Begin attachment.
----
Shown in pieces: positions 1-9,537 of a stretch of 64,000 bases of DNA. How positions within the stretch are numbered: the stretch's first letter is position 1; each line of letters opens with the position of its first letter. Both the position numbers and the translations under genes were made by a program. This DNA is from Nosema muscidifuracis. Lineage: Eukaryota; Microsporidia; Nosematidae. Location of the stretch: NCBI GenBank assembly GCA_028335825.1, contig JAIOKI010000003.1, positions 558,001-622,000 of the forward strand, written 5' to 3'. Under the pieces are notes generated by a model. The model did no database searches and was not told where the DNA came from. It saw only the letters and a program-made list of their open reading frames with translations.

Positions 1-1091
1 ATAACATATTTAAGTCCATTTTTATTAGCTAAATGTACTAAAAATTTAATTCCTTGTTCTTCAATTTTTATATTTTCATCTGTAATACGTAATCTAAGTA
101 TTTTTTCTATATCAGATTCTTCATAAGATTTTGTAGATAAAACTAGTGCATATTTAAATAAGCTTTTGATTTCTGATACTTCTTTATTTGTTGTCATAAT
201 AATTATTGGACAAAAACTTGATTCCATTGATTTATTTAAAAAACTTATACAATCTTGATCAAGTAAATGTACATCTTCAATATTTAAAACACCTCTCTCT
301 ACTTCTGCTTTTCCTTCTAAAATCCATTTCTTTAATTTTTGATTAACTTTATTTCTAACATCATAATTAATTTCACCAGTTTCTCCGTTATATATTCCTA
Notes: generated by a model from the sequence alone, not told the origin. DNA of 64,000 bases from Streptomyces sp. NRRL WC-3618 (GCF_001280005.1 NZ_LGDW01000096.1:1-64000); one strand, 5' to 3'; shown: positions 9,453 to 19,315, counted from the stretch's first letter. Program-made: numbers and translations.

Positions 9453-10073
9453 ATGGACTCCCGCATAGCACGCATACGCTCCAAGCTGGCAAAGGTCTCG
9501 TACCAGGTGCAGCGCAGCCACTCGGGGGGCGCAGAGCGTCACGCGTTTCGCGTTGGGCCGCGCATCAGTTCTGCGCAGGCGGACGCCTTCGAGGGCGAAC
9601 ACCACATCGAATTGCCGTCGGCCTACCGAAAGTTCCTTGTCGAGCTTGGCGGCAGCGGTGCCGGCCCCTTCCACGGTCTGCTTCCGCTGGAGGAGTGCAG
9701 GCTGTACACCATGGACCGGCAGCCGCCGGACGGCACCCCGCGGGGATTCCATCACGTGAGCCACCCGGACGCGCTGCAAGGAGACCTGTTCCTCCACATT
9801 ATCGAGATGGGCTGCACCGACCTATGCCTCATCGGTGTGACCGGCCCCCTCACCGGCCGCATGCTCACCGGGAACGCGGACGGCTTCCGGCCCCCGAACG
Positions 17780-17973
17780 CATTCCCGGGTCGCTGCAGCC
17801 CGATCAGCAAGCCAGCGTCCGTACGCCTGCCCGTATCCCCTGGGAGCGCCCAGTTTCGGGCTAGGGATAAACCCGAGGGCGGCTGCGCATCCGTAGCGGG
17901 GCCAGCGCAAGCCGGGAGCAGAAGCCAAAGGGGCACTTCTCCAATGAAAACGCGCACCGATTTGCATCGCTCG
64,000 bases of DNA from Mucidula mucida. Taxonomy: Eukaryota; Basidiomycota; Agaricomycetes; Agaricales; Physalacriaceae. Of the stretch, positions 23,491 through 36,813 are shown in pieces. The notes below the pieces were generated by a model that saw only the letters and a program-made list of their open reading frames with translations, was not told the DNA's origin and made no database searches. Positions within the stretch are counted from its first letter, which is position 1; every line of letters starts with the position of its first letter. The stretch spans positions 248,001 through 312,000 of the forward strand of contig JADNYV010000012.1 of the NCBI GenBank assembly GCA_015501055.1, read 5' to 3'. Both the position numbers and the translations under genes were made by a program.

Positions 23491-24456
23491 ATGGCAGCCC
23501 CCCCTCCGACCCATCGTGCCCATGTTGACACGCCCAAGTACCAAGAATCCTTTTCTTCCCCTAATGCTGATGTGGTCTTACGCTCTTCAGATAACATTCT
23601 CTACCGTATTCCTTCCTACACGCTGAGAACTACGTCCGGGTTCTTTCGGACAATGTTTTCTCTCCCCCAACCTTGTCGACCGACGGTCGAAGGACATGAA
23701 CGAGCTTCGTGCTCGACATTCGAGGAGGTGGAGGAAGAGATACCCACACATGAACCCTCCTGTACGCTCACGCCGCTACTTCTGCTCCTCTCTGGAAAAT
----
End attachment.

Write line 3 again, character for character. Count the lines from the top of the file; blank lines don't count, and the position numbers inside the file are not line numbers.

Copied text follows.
1 ATAACATATTTAAGTCCATTTTTATTAGCTAAATGTACTAAAAATTTAATTCCTTGTTCTTCAATTTTTATATTTTCATCTGTAATACGTAATCTAAGTA